Put the “human” in “University”

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As a callow, impecunious first-year Arts student, I arrived on Dean Gage’s office doorstep one rainy September day in the early ’50s seeking funds to tide me over till Christmas. The dean was in charge of funds for needy students, but what were my chances as an unknown, untried, uninfluential frosh? I believed them to be minimal.

To my amazement, the good dean welcomed me warmly, addressed me by my first name, although I had met him only briefly along with thousands of other students at registration. Even more astounding, the good dean enquired as to the health and welfare of my two brothers who had passed through UBC several years earlier. How, he enquired, were William Thomas and Louis David progressing in the outside world? How he could have recalled both given names of my brothers, who had passed through UBC several years earlier with the massive influx of post-World War Two veterans, mystified me.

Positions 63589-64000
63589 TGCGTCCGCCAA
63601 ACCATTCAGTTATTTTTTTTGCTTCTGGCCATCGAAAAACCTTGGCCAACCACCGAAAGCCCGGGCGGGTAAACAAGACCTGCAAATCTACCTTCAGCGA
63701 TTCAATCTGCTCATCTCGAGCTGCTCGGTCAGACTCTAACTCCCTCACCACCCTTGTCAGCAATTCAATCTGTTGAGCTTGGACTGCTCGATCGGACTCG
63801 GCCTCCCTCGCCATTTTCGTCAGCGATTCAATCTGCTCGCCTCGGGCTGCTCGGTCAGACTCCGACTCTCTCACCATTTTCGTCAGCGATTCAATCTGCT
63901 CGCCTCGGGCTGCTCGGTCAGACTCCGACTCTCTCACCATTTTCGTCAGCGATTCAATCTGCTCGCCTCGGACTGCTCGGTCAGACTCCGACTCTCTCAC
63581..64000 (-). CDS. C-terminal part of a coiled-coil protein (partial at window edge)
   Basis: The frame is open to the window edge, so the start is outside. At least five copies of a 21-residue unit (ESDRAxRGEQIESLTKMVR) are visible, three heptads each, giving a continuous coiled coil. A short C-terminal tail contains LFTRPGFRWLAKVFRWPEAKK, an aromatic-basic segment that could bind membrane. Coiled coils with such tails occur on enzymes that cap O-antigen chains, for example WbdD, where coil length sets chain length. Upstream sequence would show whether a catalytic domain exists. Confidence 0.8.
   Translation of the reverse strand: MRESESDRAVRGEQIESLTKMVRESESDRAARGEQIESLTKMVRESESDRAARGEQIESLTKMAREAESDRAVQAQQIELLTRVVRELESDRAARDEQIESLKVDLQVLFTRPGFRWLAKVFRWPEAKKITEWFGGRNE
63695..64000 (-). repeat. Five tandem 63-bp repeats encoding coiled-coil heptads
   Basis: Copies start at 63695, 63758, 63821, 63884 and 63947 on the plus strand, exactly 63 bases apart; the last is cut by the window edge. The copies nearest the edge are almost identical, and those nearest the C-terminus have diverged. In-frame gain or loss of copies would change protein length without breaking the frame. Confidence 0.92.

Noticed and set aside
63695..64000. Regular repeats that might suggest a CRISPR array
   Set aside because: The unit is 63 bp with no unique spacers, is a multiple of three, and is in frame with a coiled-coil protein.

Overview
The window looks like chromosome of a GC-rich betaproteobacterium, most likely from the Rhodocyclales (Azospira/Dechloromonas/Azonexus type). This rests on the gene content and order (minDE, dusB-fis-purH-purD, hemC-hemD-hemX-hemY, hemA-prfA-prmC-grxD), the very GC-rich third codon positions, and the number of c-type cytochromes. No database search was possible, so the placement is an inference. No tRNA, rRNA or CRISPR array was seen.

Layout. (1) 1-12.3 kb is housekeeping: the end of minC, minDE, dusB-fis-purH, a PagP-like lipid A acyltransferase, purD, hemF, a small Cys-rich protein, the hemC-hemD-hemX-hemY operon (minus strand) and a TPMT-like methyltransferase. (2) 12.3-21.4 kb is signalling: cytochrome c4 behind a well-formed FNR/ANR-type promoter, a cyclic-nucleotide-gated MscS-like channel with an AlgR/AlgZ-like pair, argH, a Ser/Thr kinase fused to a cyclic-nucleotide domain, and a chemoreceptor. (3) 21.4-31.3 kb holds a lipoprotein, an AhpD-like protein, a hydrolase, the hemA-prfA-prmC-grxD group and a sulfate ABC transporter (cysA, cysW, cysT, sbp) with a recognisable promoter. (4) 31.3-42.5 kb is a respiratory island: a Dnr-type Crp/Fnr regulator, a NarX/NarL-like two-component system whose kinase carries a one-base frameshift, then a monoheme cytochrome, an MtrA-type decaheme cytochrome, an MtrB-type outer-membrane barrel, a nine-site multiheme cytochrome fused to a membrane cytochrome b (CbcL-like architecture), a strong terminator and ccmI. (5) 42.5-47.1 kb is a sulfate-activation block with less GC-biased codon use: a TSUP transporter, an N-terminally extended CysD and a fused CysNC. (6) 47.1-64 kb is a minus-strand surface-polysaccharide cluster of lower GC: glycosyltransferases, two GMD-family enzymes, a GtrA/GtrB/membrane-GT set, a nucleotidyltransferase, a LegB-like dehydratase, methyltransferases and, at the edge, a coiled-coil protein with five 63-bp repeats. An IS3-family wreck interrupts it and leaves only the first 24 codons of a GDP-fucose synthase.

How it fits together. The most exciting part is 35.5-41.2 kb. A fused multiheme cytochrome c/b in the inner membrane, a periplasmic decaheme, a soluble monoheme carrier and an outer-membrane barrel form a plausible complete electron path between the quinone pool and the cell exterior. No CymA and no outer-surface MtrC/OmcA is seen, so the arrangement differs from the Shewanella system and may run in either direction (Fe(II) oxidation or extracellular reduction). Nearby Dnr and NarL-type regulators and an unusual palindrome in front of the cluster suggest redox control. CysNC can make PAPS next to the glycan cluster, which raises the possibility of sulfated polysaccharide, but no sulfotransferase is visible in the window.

After a pleasant exchange I left the office pockets a-jingle, financially secure for another term and convinced that Dean Gage put the “human” in “University.” At least he put it in mine.

Kenneth Burke
BA LLB 1958